Haines transgender teen breaks barriers at state track meet

A Haines teenager was likely the first transgender student to compete at a statewide high school athletic competition. Nattaphon Wangyot was born male, but has identified as female since she was about five years old. Her participation in last weekend’s track meet in Anchorage drew a lot of attention, both positive and negative.

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Nattaphon “Ice” Wangyot. (Photo by Emily Files, KHNS - Haines)
Nattaphon “Ice” Wangyot. (Photo by Emily Files, KHNS – Haines)
Wangyot goes by the nickname ‘Ice.’ Her mother, Tukta Panyawong, said the nickname comes from when she was pregnant with Ice, back in Thailand, and she used to chew on ice cubes.

Panyawong said the nickname fits, especially in the aftermath of the track meet. She says her daughter has been cool under pressure.

“You know, if some people say bad to you and you do bad to them, it’s not going to end easy,” Ice said. “So if they say bad to you, just smile at them and let it go.”

There’s a lot Ice has to let go. She’s read comments from news stories about the track competition. Some are supportive and positive, but Ice says others are ‘hateful.’ But, she says, the hateful comments make her stronger.

“Some hateful people make me stronger and stronger,” Ice said. “So I want to say ‘thank you’ for everybody.”

It isn’t just online commentators who have a problem with Ice competing against other girls. On Friday, the conservative Christian group Alaska Family Action held a press conference.

“It is not fair and it is not right for our female athletes, and we have a responsibility to protect our girls,” said Stephanie Leigh Golmon Williams, as reported by KTVA.

The group said male-to-female transgender students have an advantage over biologically female athletes. Ice disagrees. She says she takes medication that suppresses male hormones and increases female hormones.

Alaska Family Action was protesting the Alaska School Activities Association’s recently adopted policy on transgender athletes. The policy lets local schools decide whether transgender students can compete according to the gender they identify with.

“The bigger gist of how this policy was developed is ASAA feels that schools are in the best position of dealing with individual students and know which individual students consistently identify with a different gender and can apply that better than we can, thousands of miles away from the actual student,” said ASAA director Billy Strickland.

“Yeah, we’re not gonna discriminate based on gender identity. That’s the just the long and the short of it,” said Haines School District Interim Superintendent Rich Carlson.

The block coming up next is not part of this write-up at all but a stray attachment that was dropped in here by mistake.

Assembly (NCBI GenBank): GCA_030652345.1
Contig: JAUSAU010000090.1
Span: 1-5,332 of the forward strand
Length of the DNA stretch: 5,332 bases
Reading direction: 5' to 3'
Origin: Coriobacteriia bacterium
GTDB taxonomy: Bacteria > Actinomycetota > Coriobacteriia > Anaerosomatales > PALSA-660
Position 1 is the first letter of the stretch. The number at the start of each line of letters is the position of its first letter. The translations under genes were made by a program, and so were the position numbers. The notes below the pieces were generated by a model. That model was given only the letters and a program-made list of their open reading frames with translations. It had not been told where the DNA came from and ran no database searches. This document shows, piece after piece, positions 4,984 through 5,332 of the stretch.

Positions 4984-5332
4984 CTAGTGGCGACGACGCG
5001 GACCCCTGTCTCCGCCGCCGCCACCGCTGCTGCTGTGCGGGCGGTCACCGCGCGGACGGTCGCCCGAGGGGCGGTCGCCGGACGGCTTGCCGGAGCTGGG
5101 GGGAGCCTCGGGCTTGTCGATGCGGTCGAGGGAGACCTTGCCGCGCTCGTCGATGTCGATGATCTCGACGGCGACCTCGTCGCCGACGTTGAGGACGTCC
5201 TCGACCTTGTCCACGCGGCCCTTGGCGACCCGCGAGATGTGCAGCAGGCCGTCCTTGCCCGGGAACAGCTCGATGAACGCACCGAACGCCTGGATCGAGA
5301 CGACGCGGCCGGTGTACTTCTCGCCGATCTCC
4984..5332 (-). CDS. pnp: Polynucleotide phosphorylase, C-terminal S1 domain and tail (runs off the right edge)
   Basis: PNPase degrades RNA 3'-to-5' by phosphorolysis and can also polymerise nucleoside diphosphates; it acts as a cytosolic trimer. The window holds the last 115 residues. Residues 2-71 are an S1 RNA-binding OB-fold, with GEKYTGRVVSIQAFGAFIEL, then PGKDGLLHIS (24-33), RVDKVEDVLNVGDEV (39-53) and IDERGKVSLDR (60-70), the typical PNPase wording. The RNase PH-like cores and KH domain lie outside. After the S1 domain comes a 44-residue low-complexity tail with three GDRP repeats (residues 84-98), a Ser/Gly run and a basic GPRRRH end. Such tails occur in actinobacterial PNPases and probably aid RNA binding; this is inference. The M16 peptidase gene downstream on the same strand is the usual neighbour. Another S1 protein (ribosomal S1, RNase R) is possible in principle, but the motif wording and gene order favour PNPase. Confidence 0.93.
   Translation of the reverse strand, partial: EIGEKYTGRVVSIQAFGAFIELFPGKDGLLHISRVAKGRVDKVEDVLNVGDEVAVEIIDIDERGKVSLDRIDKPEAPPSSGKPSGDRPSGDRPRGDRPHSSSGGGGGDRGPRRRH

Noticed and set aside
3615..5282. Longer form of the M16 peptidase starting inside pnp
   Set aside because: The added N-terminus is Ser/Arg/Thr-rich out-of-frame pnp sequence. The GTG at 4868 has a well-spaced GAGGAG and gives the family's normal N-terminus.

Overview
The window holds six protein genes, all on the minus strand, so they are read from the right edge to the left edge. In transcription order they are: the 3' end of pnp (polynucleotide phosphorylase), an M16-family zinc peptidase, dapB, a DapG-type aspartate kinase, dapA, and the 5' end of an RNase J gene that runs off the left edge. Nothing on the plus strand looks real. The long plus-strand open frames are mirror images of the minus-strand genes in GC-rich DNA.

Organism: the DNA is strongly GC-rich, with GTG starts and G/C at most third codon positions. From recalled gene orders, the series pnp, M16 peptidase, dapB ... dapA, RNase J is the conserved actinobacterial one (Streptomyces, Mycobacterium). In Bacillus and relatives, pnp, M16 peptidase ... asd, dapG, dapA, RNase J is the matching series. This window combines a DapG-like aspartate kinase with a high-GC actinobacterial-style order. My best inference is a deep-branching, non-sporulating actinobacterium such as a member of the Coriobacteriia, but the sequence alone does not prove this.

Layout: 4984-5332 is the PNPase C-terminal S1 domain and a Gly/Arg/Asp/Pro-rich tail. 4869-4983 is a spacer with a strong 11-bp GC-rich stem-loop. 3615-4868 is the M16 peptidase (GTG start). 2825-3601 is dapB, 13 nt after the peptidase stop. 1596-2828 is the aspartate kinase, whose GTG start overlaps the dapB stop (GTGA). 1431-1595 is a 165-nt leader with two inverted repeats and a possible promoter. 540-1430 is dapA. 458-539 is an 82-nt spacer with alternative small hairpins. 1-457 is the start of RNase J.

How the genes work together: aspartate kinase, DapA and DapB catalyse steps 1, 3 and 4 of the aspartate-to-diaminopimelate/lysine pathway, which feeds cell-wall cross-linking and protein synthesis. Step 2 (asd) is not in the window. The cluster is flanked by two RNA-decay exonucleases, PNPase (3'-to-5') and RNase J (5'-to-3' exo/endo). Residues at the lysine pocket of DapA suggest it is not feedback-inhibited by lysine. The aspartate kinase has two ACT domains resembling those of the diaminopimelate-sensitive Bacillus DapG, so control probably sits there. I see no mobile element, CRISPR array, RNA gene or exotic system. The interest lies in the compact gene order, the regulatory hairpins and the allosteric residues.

Ice moved to Haines from Thailand in 2014. But she didn’t start participating in sports until this year, her senior year. That kicked the district into action. The school board added gender identity to its non-discrimination policy and it updated administrative guidelines. Now the district’s stance is that transgender students can compete in sports according to the gender they consistently identify with.

When asked about Haines School District being a part of Alaska History, Ice responded, “We are. We are. I don’t think we ever set out to be that, but we are. And I feel pretty good about how we handled this.”

Carlson was expecting some push-back to Ice competing at the state track meet. But when he heard about the press conference protesting the transgender policy, Carlson got on a plane to Anchorage.

“I wanted to be there, frankly, to protect Ice,” Carlson said.

Ice said in all her races, her coaches tell her to ignore everything and just focus on running.

“You should focus on the track, what you gonna do right now,” Ice said. “Ignore how I’m hurt, how in pain. So I should focus on the running.”

Now, she’s trying to ignore the negative reactions to her involvement in the track meet and focus on the support she’s gotten. And she wants to share that message with people in similar situations.

“Just to be yourself. It’s your life,” Ice said. “Nobody can control that. We have freedom. Everybody can talk everything bad to you, but just ignore it. Sometimes it’s so hard to do that, but it’s gonna be cool and really good in the future of your life.”

Ice ended up placing in both the events she competed in. She won third place in the small schools’ women’s 200-meter sprint, and fifth place in the 100-meter race.

Emily Files is a reporter at KHNS in Haines.

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